EQT Midstream’s assets are also strategically positioned in the rapidly developing natural gas Marcellus and Utica shale plays. Its sponsor and main customer EQT is a prominent Marcellus producer that is growing sales volumes at a double-digit clip.

The principal business objective for EQT Midstream Partners is to increase the quarterly cash distributions, and the partnership has been quite successful on this front with 25.3% annual distribution growth over the last three years.

EQT Midstream Partners targets annual distribution growth of 20% in 2017 and 15%-20% beginning in 2018. With a 1.5x coverage ratio over the last year and a BBB- credit rating from SP, the partnership’s distribution looks safe as long as management’s growth projects deliver their expected returns and capital markets remain accessible.

14) Southern Company (SO)
Dividend Yield: 4.5% Forward P/E Ratio: 16.9 (as of 3/27/17)
Sector: Utilities Industry: Electric Power
Dividend Growth Streak: 16 years

Southern Company is one of the largest producers of electricity in the U.S. and has been in business for more than 100 years. The Atlanta-based company has more than 100 years of experience and provides service to more than 9 million customers, split about equally between electric and gas.

Southern Company owns electric utilities in the southeastern U.S. and has natural gas distribution utilities in seven states. Since about 90% of Southern Company’s earnings come from regulated subsidiaries, its cash flows are safe, regular, and reliable.

Regulated utility businesses also require huge amount of investment in the construction of power plants, transmission lines and distribution networks. This creates high barriers to entry and low business risks because people will continue buying electricity even during a recession.

Additionally, Southern Company enjoys a favorable regulatory framework in the Southeast region and operates in four of the top eight friendly states in the U.S. This helps ensure that the company will earn a fair return on its large investments.

The company’s $8 billion acquisition of AGL Resources in 2016 has further diversified Southern Company’s operating assets (natural gas capacity), areas of operations (Midwest region), and regulatory risk. The combined entity has a more balanced electric and gas customer mix and bigger geographical footprint, which further reduces its risk profile while providing new growth opportunities.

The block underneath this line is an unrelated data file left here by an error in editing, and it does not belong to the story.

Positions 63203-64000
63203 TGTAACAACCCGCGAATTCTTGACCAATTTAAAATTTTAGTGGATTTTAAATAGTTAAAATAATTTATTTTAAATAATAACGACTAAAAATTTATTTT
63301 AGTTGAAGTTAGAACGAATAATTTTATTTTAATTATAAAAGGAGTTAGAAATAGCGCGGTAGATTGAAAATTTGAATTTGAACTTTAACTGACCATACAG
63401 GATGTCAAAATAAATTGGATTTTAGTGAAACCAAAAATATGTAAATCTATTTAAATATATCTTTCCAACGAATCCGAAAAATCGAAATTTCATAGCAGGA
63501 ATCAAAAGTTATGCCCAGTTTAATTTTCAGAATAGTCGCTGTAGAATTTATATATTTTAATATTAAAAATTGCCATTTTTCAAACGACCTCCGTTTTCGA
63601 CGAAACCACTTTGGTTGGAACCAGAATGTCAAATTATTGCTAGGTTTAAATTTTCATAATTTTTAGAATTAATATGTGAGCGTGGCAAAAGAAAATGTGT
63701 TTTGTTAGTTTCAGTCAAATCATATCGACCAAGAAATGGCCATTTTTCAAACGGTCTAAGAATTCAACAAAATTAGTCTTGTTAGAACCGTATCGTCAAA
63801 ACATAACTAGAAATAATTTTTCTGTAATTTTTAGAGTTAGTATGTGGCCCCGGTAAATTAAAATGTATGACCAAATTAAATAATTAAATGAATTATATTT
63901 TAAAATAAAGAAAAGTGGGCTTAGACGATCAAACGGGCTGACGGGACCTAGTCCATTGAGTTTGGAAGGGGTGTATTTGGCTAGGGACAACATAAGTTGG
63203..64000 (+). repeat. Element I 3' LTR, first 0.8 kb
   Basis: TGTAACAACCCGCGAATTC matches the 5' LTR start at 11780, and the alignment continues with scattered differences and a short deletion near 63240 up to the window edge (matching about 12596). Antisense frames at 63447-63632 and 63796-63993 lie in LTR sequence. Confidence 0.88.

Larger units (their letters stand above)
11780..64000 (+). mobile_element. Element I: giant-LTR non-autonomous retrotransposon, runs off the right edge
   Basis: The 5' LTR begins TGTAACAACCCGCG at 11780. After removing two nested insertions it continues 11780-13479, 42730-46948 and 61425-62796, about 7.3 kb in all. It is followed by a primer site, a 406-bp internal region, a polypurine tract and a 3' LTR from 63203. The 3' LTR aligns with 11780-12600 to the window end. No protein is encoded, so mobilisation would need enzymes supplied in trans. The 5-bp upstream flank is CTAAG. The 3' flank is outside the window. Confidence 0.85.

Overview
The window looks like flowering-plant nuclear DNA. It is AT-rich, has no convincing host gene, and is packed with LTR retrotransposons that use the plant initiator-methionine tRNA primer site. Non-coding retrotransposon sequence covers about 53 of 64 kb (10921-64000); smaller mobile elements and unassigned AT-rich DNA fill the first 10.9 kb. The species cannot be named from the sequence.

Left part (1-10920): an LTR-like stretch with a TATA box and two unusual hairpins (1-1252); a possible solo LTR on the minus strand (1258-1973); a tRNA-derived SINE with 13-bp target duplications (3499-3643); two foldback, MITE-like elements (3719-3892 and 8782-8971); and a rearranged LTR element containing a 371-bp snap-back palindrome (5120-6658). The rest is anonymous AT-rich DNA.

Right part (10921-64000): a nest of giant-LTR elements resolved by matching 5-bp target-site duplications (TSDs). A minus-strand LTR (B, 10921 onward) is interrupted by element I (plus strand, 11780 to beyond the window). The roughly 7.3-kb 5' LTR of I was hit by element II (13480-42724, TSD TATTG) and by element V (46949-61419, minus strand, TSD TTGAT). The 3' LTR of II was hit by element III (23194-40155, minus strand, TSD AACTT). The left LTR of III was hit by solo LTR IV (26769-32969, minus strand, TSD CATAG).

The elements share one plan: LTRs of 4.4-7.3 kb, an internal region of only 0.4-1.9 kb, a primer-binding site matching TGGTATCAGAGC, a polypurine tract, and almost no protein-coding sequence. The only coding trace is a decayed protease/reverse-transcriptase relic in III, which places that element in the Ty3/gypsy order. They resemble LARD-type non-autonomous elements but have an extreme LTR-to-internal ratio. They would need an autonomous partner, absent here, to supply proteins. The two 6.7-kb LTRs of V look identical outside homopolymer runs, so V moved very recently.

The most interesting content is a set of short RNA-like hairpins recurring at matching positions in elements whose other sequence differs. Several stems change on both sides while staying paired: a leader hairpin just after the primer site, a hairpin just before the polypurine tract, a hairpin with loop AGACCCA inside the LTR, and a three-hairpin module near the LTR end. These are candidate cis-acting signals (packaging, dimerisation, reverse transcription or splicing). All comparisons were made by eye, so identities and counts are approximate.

Investors favor utility stocks because of their safe and regular dividend payouts. Southern Company has paid uninterrupted quarterly dividends for more than 65 consecutive years and grown its dividend at a 3.7% annual rate over the past decade.

Following the AGL acquisition, Southern Company is expected to grow earnings per share around 4-5% per year. This implies that the utility should be able to keep increasing its dividend by 3-4% annually. The company’s 16-year dividend growth streak will likely continue for many years to come.

Read More: Southern Company High Dividend Stock Analysis

13) Brookfield Infrastructure Partners LP (BIP)
Dividend Yield: 4.5% Forward P/E Ratio: 12.2 (as of 3/27/17)
Sector: Utilities Industry: Electric Power – MLP
Dividend Growth Streak: 9 years

Brookfield Infrastructure Partners is one of the fastest-growing and most diverse utility companies in the world.

The limited partnership (a corporate structure similar to that of a MLP) owns 32 infrastructure assets, including electrical transmission lines, railroads, ports, natural gas pipelines, toll roads, telecom towers, and natural gas and electricity connections.

[ad#Google Adsense 336×280-IA]Brookfield Infrastructure Partners’ healthy diversification by business segment (no business unit is more than 20% of cash flow) and geography helps to ensure very stable cash flows to secure the safety and growth of its distribution (a tax deferred form of dividend).

That’s especially true since 91% of the company’s cash flow is secured by either long-term, fixed rate contracts (with annual inflation adjustments) or is derived in regulated industries.

The firm has successfully paid distributions since its inception in 2008 and has increased its distribution by 11.9% per year over the last five years.

Brookfield Infrastructure Partners intends to pay out 60-70% of its funds from operations (FFO) and targets annual distribution increases of 5-9% per year.

Given the strong growth runway ahead of BIP in the coming years as infrastructure investment continues around the world, income investors could likely even expect long-term distribution growth at the higher end of management’s target range.

Read More: Our Analysis of Brookfield Infrastructure Partners

12) Verizon Communications Inc. (VZ)
Dividend Yield: 4.7% Forward P/E Ratio: 12.9 (as of 3/27/17)
Sector: Utilities Industry: Diversified Communications Services
Dividend Growth Streak: 10 years

Verizon is the largest wireless services provider in the country and provides 4G LTE coverage to over 98% of the country’s population.

Verizon has more than 114 million wireless retail connections, 7 million Fios (fiber-optic network) internet subscribers, and 5.8 million Fios video subscribers. In 2016, Verizon was the most profitable company in the telecommunications industry worldwide.